Sexual Harassment and Unprofessional Conduct Guidelines
Guidelines in the Faculty of Arts and Sciences
The Faculty of Arts and Sciences seeks to maintain a learning and work environment free from sexual harassment, including unprofessional conduct in faculty-student relationships and sexism in the classroom. These kinds of behavior are barriers to the educational, scholarly, and research purposes of the University.
Any member of the FAS community who believes that he or she has been sexually harassed, who has experienced problems involving unprofessional conduct, or who would like clarification or information on FAS complaint and resolution procedures, is encouraged to speak with an appropriate officer of the Faculty. A list of officers can be viewed on a related page. There are specific procedures for the resolution of sexual harassment and unprofessional conduct problems. These cover situations involving individuals of different University status and individuals of the same University status. They range from informal counseling and mediation to formal procedures for disciplinary action. A written description of these procedures is available upon request from any of the officers listed. (Please note that members of the Harvard Union of Clerical and Technical Workers (HUCTW) are covered by the sexual harassment policies agreed to in the collective bargaining agreement and described in the Personnel Manual. For union members those policies take precedence over the policies governing other members of the University community.)
Sexual harassment is a form of sex discrimination illegal under Title VII of the 1964 Civil Rights Act.
In addition to being illegal, sexual harassment is unacceptable because it interferes with a person's sense of dignity and well-being in the community. The determination of what constitutes sexual harassment will vary with the particular circumstances, but it may be described generally as unwanted sexual behavior, such as physical contact or verbal comments, jokes, questions, or suggestions. In the academic context, the fundamental element of sexual harassment is ordinarily the inappropriate personal attention by an instructor or other officer who is in a position to exercise professional power over another individual. This could involve an instructor who determines a student's grade or who can otherwise affect the student's academic performance or professional future; or a tenured professor whose evaluation of a junior colleague can affect the latter's professional life. Sexual harassment can also occur between persons of the same University status. An example would be persistent personal attention in the face of repeated rejection of such attention. Such behavior is unacceptable in a university. It seriously undermines the atmosphere of trust essential to the academic enterprise.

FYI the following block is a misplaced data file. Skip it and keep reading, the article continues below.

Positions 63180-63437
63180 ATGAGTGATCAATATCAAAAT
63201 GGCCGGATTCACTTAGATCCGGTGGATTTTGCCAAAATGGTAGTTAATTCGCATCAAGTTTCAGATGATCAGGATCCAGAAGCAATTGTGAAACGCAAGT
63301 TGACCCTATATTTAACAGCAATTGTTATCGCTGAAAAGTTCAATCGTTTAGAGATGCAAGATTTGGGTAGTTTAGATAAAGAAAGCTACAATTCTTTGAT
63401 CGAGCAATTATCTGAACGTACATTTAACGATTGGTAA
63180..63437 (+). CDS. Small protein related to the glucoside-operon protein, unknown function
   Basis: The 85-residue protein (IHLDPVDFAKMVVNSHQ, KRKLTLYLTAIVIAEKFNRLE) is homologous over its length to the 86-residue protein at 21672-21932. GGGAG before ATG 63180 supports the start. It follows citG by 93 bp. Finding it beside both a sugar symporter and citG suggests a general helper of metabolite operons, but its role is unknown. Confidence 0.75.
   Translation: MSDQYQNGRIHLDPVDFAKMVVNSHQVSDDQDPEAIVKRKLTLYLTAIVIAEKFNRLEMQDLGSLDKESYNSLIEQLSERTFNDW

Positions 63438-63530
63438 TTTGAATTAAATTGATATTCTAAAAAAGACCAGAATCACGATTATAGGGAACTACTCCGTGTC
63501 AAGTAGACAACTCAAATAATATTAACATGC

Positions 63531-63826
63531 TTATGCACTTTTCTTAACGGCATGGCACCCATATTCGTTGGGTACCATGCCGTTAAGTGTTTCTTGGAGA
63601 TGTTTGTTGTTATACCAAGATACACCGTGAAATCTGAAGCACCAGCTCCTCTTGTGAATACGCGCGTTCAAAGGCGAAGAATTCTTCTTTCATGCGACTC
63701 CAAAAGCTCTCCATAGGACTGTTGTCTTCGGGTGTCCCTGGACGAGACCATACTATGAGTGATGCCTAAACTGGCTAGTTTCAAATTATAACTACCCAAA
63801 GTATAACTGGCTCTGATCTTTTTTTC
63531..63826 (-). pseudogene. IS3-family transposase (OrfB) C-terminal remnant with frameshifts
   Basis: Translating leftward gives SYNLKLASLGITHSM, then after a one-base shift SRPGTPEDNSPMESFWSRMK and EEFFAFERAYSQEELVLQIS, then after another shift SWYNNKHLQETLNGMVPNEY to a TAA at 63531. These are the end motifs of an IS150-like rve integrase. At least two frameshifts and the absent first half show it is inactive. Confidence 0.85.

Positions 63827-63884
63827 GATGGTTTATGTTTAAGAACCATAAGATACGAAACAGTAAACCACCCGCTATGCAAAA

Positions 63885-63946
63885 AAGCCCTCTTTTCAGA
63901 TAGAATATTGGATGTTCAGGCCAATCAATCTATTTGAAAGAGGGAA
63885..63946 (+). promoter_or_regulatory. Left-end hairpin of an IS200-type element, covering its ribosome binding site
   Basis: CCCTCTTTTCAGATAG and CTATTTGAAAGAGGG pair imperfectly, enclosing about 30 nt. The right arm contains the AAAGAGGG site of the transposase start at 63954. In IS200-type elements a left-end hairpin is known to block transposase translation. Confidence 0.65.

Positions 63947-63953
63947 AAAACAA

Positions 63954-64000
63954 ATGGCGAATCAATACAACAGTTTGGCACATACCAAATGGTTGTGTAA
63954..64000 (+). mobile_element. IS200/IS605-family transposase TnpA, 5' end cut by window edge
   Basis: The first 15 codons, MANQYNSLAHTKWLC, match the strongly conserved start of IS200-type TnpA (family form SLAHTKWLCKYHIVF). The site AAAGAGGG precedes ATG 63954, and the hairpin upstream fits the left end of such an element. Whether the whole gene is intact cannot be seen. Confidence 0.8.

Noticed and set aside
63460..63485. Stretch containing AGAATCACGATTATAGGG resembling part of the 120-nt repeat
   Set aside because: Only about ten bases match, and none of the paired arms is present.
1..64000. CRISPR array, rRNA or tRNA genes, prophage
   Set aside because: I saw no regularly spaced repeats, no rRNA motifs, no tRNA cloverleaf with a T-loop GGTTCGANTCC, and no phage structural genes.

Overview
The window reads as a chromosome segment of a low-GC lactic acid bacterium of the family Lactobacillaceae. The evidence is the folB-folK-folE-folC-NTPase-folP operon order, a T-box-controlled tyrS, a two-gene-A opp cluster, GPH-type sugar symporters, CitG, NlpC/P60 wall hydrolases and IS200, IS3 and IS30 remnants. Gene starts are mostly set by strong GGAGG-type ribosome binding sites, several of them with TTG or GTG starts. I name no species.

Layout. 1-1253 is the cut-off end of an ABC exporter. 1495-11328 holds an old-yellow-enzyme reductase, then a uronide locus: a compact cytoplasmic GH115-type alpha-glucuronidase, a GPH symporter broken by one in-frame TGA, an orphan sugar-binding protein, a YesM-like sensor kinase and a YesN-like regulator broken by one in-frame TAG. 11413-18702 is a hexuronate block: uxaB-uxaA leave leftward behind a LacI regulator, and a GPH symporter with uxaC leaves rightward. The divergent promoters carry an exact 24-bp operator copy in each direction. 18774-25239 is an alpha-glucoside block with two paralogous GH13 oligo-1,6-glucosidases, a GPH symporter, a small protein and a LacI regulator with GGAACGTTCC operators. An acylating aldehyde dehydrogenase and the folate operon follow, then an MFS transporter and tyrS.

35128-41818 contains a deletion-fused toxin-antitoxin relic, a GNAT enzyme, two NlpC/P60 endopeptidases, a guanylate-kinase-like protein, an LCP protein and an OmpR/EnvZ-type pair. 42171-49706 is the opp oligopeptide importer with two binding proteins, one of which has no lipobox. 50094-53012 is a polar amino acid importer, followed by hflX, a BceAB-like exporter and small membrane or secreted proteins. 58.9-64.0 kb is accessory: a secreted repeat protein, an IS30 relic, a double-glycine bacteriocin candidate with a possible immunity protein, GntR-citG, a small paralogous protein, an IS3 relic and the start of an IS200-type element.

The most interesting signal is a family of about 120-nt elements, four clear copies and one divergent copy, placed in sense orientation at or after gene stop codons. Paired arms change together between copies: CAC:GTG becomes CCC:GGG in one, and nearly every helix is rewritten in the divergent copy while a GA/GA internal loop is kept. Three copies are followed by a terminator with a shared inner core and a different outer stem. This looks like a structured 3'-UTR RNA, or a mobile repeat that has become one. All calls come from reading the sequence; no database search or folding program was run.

UNPROFESSIONAL CONDUCT IN RELATIONSHIPS BETWEEN INDIVIDUALS OF DIFFERENT UNIVERSITY STATUS
Amorous relationships that might be appropriate in other circumstances always have inherent dangers when they occur between any teacher or officer of the University and any person for whom he or she has a professional responsibility (i.e., as teacher, advisor, evaluator, supervisor). Implicit in the idea of professionalism is the recognition by those in positions of authority that in their relationships with students or staff there is always an element of power. It is incumbent upon those with authority not to abuse, nor to seem to abuse, the power with which they are entrusted.